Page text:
Thereafter, on April 18, 1994, over fifteen months after the date of assessment, an action was filed in the Superior Court of New Jersey, Chancery Division, Probate Part, Atlantic County, Docket No. 80415, designated as In the Matter of the Estate of Lois Eckel, deceased, for an order allowing executor's commissions. A copy of the federal tax return was attached to the complaint. On July 8, 1994, that court entered an order "ordering that Executor's commissions on corpus shall be allowed to Louis B. Off in the amount of $39,981.12." On July 14, 1994, counsel for plaintiff sent a copy of the July 8, 1994 order to the Director and requested that the return be amended to reflect commissions in the amount of $39,981.12. By letter dated July 25, 1994, defendant informed plaintiff's counsel that, because plaintiff failed to file a formal account as required by N.J.A.C. 18:26-7.10(b), and, pursuant to N.J.A.C. 18:26-7.10(d), defendant was precluded from allowing executor's commissions on the real estate.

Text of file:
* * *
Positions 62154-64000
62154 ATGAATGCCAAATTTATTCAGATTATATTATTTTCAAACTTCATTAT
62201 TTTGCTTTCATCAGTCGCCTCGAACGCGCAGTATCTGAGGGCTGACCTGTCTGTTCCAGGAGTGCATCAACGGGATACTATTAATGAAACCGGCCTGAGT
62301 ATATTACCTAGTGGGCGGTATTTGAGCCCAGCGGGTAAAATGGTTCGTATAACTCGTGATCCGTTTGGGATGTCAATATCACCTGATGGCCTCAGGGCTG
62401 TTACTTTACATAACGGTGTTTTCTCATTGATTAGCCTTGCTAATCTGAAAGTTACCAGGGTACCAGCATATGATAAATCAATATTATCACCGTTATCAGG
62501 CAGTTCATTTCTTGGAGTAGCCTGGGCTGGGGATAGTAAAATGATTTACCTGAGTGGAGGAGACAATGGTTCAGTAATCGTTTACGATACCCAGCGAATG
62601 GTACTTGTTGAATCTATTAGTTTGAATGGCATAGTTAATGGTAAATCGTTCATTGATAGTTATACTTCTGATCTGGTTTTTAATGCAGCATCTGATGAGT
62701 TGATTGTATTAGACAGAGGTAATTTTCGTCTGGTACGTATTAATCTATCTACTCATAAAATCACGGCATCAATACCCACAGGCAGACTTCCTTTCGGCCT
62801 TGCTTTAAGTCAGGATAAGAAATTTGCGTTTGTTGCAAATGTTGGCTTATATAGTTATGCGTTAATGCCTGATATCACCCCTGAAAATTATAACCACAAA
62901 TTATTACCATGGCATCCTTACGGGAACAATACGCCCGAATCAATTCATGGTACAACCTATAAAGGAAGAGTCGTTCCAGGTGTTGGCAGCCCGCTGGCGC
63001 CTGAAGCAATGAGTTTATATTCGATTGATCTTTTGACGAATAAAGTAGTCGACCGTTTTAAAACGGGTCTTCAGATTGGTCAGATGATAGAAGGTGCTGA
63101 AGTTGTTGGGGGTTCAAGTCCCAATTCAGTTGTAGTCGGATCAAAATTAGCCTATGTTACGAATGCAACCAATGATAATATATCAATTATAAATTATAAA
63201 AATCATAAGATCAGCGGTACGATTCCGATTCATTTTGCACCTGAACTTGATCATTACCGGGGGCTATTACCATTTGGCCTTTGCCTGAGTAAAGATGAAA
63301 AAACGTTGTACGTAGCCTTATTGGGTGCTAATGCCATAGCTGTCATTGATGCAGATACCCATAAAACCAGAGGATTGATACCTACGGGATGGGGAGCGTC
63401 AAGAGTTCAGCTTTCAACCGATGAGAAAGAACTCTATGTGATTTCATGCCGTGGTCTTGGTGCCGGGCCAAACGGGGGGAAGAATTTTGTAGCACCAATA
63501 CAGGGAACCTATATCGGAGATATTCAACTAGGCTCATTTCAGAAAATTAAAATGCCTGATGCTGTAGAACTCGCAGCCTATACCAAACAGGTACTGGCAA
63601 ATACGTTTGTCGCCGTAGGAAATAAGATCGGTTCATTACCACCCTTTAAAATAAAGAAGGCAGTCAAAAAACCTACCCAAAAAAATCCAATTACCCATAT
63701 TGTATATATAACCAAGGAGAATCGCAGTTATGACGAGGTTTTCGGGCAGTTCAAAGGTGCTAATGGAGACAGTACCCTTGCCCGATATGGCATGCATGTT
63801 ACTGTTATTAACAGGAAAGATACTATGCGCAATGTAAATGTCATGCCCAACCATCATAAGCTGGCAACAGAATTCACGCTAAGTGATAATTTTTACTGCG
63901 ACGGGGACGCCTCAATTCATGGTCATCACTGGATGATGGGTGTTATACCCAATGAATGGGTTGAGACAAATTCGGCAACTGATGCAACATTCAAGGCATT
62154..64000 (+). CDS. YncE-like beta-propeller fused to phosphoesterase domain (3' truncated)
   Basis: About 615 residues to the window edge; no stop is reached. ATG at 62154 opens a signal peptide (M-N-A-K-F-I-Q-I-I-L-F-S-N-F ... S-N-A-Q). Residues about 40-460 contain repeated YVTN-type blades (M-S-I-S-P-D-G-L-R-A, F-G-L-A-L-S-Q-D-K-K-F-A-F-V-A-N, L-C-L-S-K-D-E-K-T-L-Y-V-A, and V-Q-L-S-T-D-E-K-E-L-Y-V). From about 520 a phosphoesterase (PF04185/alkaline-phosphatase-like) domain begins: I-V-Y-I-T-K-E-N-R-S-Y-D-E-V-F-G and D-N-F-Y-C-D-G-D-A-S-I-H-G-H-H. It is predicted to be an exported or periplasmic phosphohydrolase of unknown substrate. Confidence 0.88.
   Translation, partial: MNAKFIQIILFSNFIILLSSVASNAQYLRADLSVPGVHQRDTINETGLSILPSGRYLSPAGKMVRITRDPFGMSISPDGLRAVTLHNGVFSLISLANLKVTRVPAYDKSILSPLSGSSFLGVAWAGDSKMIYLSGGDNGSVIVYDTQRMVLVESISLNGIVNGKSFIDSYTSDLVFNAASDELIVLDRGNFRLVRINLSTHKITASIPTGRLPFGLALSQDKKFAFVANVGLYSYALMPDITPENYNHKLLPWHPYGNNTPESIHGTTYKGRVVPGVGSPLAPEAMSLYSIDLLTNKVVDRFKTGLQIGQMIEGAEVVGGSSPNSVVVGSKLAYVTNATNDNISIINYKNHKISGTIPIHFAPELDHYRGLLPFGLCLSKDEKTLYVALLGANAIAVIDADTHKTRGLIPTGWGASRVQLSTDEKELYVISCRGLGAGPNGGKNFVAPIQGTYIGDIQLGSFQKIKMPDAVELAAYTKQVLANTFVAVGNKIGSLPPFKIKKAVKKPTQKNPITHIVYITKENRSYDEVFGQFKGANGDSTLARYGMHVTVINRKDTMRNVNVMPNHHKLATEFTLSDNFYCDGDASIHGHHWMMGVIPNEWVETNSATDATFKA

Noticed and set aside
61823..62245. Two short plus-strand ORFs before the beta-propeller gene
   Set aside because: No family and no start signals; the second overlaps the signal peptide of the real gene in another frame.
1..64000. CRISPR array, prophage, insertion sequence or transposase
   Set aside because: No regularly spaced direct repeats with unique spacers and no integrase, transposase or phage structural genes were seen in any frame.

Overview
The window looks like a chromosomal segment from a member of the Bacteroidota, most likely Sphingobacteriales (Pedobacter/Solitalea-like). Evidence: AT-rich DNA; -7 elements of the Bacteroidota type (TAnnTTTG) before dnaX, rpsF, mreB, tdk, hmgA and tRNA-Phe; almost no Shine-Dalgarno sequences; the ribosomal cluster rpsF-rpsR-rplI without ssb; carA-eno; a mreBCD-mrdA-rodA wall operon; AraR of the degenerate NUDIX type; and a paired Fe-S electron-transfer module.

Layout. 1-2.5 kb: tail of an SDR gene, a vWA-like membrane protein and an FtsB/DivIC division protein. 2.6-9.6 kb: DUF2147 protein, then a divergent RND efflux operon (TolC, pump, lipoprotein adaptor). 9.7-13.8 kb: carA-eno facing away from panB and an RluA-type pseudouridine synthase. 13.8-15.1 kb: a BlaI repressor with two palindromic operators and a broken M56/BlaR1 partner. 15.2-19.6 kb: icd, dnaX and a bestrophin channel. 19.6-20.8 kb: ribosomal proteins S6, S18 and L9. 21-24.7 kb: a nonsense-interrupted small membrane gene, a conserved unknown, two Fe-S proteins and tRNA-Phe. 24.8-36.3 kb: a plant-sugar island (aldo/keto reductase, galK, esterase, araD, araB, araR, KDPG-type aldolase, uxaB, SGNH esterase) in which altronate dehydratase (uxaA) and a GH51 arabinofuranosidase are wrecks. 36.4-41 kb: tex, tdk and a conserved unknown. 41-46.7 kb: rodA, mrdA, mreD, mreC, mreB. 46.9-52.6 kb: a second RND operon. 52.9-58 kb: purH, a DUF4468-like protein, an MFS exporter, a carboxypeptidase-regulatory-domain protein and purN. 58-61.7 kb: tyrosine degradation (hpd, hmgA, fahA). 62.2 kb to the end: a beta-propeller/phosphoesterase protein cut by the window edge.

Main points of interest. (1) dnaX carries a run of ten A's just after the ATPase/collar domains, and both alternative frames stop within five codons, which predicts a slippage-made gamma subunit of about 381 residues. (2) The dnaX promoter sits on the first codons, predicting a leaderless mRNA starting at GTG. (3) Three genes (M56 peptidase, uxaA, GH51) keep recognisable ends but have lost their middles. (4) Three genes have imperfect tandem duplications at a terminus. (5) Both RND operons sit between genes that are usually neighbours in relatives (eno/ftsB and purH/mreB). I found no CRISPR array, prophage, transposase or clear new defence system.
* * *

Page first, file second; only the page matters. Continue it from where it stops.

On August 25, 1994, plaintiff filed a complaint in the Tax Court. In the complaint, plaintiff acknowledges that the Director assessed taxes against the estate, specifically reducing the deduction for executor's commissions from $39,981.12 to $17,250.63 based on N.J.A.C. 18:26-7.10 which does not allow executor's commissions on real property unless sold by the executor. Plaintiff asserts, however, that the adoption of, and reliance on N.J.A.C. 18:26-7.10 by the Director in disallowing executor's commissions on real estate was "arbitrary and capricious," because, as alleged in the complaint, N.J.S.A. 54:34-5, dealing with deductions to ascertain market value, does not exclude executor's commissions on real estate as a deduction for transfer inheritance tax purposes. In effect, plaintiff challenges both the Director's refusal to revise plaintiff's assessment in accordance with N.J.A.C. 18:26-7.10(b) and the Director's ...